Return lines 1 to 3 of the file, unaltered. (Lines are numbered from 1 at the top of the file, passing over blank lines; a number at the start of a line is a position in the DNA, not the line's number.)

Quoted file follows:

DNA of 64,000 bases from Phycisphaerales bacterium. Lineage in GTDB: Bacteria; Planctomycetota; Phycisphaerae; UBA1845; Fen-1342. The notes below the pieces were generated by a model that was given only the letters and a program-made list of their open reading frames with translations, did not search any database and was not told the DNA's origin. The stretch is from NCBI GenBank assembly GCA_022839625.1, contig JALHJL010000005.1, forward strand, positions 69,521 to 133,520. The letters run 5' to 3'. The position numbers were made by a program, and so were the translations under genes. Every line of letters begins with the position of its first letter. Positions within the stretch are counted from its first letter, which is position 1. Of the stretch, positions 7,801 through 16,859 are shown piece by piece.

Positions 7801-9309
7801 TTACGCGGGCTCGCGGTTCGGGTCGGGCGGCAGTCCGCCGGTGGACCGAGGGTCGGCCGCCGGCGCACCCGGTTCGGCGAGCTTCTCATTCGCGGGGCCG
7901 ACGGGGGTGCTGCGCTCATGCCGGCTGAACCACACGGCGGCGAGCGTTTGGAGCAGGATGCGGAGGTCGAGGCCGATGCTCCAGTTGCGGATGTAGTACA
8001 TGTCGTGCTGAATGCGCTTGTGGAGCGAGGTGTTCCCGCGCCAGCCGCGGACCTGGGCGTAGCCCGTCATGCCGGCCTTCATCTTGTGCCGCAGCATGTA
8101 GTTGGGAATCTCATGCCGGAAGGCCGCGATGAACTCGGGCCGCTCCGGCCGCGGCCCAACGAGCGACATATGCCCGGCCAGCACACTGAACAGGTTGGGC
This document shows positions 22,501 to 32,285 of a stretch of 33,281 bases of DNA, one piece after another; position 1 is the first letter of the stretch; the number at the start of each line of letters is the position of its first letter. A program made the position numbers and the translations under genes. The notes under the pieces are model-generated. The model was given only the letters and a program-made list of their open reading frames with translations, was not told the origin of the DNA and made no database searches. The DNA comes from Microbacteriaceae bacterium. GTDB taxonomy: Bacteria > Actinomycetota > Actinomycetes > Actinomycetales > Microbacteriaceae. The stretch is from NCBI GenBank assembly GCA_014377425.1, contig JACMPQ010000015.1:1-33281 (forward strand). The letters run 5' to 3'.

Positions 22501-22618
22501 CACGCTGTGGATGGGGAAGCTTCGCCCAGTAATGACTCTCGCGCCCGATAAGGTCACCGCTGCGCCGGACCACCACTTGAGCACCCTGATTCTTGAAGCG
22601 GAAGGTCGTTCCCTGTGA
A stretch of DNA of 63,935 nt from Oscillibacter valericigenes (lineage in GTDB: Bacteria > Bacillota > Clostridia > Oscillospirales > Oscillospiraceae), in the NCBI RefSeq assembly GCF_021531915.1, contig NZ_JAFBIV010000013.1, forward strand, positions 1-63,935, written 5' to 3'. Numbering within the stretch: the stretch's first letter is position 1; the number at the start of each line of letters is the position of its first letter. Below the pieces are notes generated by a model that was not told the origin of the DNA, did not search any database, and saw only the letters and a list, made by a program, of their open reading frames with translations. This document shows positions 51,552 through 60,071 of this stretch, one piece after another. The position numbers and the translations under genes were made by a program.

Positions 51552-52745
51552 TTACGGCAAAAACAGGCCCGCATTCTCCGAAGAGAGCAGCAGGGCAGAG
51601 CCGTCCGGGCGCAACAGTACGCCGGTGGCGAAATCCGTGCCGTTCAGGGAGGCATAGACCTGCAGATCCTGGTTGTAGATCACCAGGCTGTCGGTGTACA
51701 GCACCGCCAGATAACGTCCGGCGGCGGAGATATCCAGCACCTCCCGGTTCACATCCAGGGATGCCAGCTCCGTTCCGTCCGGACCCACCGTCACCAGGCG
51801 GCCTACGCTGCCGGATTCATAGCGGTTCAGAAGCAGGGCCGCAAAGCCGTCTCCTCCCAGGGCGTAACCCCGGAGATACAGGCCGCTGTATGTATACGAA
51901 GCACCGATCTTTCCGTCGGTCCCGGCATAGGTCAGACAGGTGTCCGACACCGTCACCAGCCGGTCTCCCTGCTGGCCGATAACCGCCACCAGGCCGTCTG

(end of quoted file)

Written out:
DNA of 64,000 bases from Phycisphaerales bacterium. Lineage in GTDB: Bacteria; Planctomycetota; Phycisphaerae; UBA1845; Fen-1342. The notes below the pieces were generated by a model that was given only the letters and a program-made list of their open reading frames with translations, did not search any database and was not told the DNA's origin. The stretch is from NCBI GenBank assembly GCA_022839625.1, contig JALHJL010000005.1, forward strand, positions 69,521 to 133,520. The letters run 5' to 3'. The position numbers were made by a program, and so were the translations under genes. Every line of letters begins with the position of its first letter. Positions within the stretch are counted from its first letter, which is position 1. Of the stretch, positions 7,801 through 16,859 are shown piece by piece.

Positions 7801-9309
7801 TTACGCGGGCTCGCGGTTCGGGTCGGGCGGCAGTCCGCCGGTGGACCGAGGGTCGGCCGCCGGCGCACCCGGTTCGGCGAGCTTCTCATTCGCGGGGCCG